Reflections on short fiction

It seems like a lot of people just don't like short stories (or claim not to), including those who are otherwise very literary-inclined.  I've been thinking about this a lot lately.  I think probably most peoples' first experience with short stories, at least stateside, is in the form of xeroxed copies of O. Henry's "Gift Of The Magi" or Maupassant's infamous "The Necklace" (this was the common thread running through my entire public school experience, but every time a new English or French teacher presented it, he or she seemed genuinely puzzled by the resulting groans).  Next up is the dreaded best-of anthology.  There was probably a time when I thought short stories just came in anthologies the way cereal comes in cereal boxes.  Or maybe that they were like an extra in a cereal box, some clever witticism in a fortune cookie or wrapped around a piece of Bazooka gum.  This was the attitude they were mostly presented with:  Here's some clever shit you need to understand for the reading comprehension portion of the ACTs.  By the end of high school, I think the only author who I had been incited to read multiple short stories by was Hemingway, and what I mostly remember about that experience was that my American Studies teacher spent an hour talking about the fact that a lot of academics thought Nick Adams was gay but that this was just silly because Hemingway was a man's man.

Even in college, I mostly accrued more anthologies.  An anthology of fifty stories, say, for one class, and five of the stories in there would be read to illustrate a point, or to highlight a theme in a novel or epic poem we were reading.  In my African Storytelling class, the professor put a $60 textbook of African folk tales on the syllabus and then decided a few weeks into the semester that we were going to ditch the book and spend the rest of the allotted time reading his autobiographical account of his childhood in Turkey.  At this point in my academic career, I had been assigned to read hundreds of novels and hundreds of poems in literature courses.  And yet in creative writing classes we were assigned Andre Dubus and Alice Munro to read at the same time we were expected to crank out short fiction like this was the most natural thing in the world, while the Literary Traditions 101 class across the hall was not going to come close to acknowledging that these writers even existed.  It was this discrepancy that was partially responsible for the mental nausea that at the time made me question what I was doing with my life.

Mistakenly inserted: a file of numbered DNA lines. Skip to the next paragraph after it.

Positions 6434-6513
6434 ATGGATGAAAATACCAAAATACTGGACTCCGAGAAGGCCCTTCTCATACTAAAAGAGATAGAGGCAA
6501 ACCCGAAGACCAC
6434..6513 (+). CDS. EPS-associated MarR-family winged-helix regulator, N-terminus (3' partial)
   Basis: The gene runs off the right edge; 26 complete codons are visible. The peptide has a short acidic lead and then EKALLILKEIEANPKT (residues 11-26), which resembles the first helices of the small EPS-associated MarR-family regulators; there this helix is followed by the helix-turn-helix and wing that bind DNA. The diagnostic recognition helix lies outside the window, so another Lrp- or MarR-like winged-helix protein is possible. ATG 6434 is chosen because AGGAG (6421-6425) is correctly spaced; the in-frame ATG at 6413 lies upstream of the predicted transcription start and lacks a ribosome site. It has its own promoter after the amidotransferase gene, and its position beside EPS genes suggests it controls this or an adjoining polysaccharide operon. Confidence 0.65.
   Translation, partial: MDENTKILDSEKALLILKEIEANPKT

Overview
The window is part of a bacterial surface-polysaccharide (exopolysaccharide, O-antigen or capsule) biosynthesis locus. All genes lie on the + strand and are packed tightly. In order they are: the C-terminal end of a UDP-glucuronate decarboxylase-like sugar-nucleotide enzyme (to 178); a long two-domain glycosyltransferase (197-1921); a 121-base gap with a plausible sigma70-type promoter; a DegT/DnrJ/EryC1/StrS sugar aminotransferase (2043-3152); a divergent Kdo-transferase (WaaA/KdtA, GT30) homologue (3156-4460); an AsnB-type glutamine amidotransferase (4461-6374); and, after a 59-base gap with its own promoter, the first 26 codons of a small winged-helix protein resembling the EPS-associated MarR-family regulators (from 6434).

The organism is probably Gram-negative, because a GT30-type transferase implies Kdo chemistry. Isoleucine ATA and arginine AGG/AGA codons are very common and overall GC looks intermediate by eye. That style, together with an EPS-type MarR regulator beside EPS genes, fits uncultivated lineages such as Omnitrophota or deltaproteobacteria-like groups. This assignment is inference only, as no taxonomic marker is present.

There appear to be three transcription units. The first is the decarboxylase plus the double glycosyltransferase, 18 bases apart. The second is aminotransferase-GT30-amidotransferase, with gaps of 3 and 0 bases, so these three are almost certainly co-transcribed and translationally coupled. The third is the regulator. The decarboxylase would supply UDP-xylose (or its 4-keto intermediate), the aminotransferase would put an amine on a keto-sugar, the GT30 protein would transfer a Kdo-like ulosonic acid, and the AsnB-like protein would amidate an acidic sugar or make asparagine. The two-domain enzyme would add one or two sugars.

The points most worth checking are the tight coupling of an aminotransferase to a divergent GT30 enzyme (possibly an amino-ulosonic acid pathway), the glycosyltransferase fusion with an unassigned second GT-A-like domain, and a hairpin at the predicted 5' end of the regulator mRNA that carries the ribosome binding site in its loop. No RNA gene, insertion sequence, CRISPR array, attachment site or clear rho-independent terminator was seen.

The fact that I had not read more short stories was, of course, no one's fault but my own.  And at the time I was much more interested in poetry than fiction, anyway.  But I was very tuned into the fact that there were certain books you were supposed to read for your own cultural edification and then certain books you were supposed to read if you were interested in studying the craft of writing, and that there weren't very many short story collections in the former category.

I was reading an interview with Nam Le a while back where he was talking about the fact that short fiction is much more respected in the United States than anywhere else in the world and my first thought was, really?  Of course, after thinking about it and looking into it I realized that this is more or less true.  We have programs that are almost designed to produce short fiction writers and in a way even the idea of the short story is very American.  But there is a huge cultural divide between the fiction we award prizes to and the fiction we canonize and deem as worthwhile reading.  I do have to wonder, of course, how much of this I am saying with Midwestern blinkers on.  I have the impression that we and the East Coast are much more likely to nix the teaching of white Southern writers out of a misguided sense of cultural consciousness.  Faulkner is okay to represent the entire South because he's like our Joyce, that is, a man who writes long sentences that people don't understand and therefore recognize as being important.  But Flannery O'Connor was deeply religious and wrote in a way less amenable to straying from the point, so her work is questionable territory.  Of course even Hemingway converted to Catholicism for a time and is more questionable in terms of his attitude toward just about any minority group, but he was from Oak Park and more accurately represents America's idea of itself.  My point is that every high school graduate has read some Hemingway, and every serious writer of fiction has read Flannery O'Connor.  One is associated with being competently educated and the other with being interested in words on a page.  I'm not sure what this means or even if it's an entirely bad thing, just that it appears to be true.

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